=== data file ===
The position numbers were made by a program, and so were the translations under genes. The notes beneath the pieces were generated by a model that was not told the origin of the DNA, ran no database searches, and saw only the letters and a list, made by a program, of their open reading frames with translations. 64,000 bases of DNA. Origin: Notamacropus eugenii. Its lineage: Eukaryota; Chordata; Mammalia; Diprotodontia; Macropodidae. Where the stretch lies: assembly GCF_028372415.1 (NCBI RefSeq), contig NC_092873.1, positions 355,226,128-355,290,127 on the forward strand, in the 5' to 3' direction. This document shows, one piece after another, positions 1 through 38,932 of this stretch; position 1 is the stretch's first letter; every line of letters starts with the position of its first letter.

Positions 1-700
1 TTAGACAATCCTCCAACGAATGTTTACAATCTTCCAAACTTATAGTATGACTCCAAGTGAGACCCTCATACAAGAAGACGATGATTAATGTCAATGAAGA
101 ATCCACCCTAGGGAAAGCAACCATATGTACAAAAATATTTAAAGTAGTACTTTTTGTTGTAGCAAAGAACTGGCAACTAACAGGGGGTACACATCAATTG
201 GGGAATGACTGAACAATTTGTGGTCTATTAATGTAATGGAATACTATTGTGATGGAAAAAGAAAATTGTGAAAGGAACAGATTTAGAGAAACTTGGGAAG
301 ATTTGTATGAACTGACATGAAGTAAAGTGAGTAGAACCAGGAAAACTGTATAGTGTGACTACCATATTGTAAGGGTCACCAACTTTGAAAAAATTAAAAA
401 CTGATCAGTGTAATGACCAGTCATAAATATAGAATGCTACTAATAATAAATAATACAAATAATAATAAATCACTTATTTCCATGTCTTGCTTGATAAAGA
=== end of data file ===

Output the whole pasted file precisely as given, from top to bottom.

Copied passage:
The position numbers were made by a program, and so were the translations under genes. The notes beneath the pieces were generated by a model that was not told the origin of the DNA, ran no database searches, and saw only the letters and a list, made by a program, of their open reading frames with translations. 64,000 bases of DNA. Origin: Notamacropus eugenii. Its lineage: Eukaryota; Chordata; Mammalia; Diprotodontia; Macropodidae. Where the stretch lies: assembly GCF_028372415.1 (NCBI RefSeq), contig NC_092873.1, positions 355,226,128-355,290,127 on the forward strand, in the 5' to 3' direction. This document shows, one piece after another, positions 1 through 38,932 of this stretch; position 1 is the stretch's first letter; every line of letters starts with the position of its first letter.

Positions 1-700
1 TTAGACAATCCTCCAACGAATGTTTACAATCTTCCAAACTTATAGTATGACTCCAAGTGAGACCCTCATACAAGAAGACGATGATTAATGTCAATGAAGA
101 ATCCACCCTAGGGAAAGCAACCATATGTACAAAAATATTTAAAGTAGTACTTTTTGTTGTAGCAAAGAACTGGCAACTAACAGGGGGTACACATCAATTG
201 GGGAATGACTGAACAATTTGTGGTCTATTAATGTAATGGAATACTATTGTGATGGAAAAAGAAAATTGTGAAAGGAACAGATTTAGAGAAACTTGGGAAG
301 ATTTGTATGAACTGACATGAAGTAAAGTGAGTAGAACCAGGAAAACTGTATAGTGTGACTACCATATTGTAAGGGTCACCAACTTTGAAAAAATTAAAAA
401 CTGATCAGTGTAATGACCAGTCATAAATATAGAATGCTACTAATAATAAATAATACAAATAATAATAAATCACTTATTTCCATGTCTTGCTTGATAAAGA